The size of South Korea’s real estate-related shadow banking amounts to 470 trillion won (US$421.15 billion), according to a report released by the Korea Institute of Finance (KIF) on Jan. 13.
Shadow banking refers to lending or financial activities by non-bank financial intermediaries that provide services similar to traditional commercial banks but outside normal banking regulations. Shadow banking products include money market funds (MMFs), repurchase agreements (RPs), credit derivatives, asset backed securities (ABS), asset backed commercial paper (ABCP) and hedge fund.
The KIF estimated shadow banking related to the domestic real estate market at 469.7 trillion won (US$420.88 billion) as of the end of September 2018.
By sector, real estate trust has the highest amount with 242.50 trillion won (US$217.29 billion), followed by real estate-related collective investment funds with 139 trillion won (US$124.55 billion), project financing (PF) loans with 41.10 trillion won (US$36.83 billion), real estate backed securities with 23.8 trillion won (US$21.33 billion), PF credit enhancement with 22.2 trillion won (US$19.89 billion) and peer-to-peer (P2P) real estate-related loans with 1.1 trillion won (US$985.66 million).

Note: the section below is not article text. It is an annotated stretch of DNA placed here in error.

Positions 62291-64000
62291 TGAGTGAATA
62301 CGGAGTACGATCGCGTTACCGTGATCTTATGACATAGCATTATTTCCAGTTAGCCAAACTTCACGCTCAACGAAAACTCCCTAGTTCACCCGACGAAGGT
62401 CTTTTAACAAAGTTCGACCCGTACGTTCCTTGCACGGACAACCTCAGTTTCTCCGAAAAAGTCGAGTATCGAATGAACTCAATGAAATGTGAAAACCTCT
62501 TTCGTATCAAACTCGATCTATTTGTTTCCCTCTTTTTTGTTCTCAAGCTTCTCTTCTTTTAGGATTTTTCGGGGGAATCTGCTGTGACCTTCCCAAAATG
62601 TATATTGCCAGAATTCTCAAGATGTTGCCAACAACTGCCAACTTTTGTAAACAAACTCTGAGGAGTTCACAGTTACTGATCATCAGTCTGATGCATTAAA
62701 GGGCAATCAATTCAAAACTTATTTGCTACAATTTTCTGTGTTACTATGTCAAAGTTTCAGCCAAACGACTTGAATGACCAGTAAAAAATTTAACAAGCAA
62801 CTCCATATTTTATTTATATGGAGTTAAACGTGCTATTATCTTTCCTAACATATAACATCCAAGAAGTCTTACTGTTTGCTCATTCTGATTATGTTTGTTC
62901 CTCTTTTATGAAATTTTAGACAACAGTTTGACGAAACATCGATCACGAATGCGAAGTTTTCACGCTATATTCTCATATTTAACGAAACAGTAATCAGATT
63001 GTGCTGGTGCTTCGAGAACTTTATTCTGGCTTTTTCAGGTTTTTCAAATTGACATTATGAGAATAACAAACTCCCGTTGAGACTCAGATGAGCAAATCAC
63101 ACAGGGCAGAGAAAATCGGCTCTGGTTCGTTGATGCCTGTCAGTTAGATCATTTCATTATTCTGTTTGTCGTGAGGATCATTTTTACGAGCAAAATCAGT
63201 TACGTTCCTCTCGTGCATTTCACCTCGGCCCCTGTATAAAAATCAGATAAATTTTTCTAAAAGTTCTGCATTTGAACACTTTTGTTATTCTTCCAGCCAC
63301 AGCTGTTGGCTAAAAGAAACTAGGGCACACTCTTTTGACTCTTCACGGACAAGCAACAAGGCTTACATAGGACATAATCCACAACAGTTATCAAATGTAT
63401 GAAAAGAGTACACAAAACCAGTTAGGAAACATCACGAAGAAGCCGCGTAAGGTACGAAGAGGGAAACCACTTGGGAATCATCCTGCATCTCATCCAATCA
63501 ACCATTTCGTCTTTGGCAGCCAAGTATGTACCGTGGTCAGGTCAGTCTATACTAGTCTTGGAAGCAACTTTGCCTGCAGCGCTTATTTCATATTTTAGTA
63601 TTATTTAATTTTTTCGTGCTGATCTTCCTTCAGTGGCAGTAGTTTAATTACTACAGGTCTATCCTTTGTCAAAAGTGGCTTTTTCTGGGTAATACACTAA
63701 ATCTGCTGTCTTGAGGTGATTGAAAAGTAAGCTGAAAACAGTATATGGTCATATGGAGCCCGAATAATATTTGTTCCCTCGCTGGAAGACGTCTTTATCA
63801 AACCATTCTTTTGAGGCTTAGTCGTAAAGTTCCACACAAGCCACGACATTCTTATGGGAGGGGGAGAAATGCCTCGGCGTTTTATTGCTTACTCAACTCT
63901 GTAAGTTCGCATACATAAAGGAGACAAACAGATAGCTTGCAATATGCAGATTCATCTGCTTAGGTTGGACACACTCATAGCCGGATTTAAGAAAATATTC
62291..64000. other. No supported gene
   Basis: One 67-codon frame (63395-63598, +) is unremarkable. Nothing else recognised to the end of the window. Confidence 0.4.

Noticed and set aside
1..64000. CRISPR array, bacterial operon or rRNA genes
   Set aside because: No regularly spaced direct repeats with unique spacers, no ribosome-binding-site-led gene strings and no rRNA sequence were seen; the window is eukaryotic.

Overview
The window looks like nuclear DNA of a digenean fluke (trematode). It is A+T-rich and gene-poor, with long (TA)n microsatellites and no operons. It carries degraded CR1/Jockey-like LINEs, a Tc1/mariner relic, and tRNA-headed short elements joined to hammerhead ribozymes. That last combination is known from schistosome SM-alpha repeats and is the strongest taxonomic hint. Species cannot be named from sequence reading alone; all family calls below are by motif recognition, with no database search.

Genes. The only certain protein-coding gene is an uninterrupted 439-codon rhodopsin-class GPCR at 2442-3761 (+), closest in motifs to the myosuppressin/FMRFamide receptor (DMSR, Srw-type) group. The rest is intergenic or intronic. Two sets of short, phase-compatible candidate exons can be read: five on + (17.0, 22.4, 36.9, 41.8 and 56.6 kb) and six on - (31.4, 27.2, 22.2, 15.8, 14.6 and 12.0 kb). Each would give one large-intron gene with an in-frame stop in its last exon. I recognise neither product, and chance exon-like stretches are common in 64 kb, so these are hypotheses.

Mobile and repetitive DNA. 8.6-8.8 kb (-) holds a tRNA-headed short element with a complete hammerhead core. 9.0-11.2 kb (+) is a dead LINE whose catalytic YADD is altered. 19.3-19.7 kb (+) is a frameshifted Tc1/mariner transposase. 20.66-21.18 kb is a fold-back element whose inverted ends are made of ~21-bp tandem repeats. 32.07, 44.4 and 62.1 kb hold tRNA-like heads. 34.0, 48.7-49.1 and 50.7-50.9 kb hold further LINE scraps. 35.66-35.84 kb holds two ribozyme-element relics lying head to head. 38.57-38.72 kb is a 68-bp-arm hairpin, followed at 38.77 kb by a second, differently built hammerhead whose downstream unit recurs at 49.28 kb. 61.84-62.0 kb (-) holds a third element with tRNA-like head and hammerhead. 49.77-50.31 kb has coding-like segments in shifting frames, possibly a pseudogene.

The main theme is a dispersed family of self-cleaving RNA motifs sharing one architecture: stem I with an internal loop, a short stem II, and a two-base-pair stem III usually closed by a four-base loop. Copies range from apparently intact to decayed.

Property-related shadow banking increased rapidly on the back of the prolonged low interest rate trend and the real estate boom mainly in the capital area after the early 2010s, according to the KIF’s report.
The amount of shadow banking which can bring about system risks depending on real estate business fluctuations is estimated at 80 trillion won (US$71.68 billion). The amount of P2P real estate-related products was only 1.1 trillion won (US$985.66 million) but it was the most sensitive to risks. Among real estate funds, direct development-type products worth 4 trillion won (US$3.58 billion), PF loans from securities companies totaling 19.4 trillion won (US$17.38 billion) and PF credit facilities amounting to 22.2 trillion won (US$19.89 billion) also had a high level of risk sensitivity.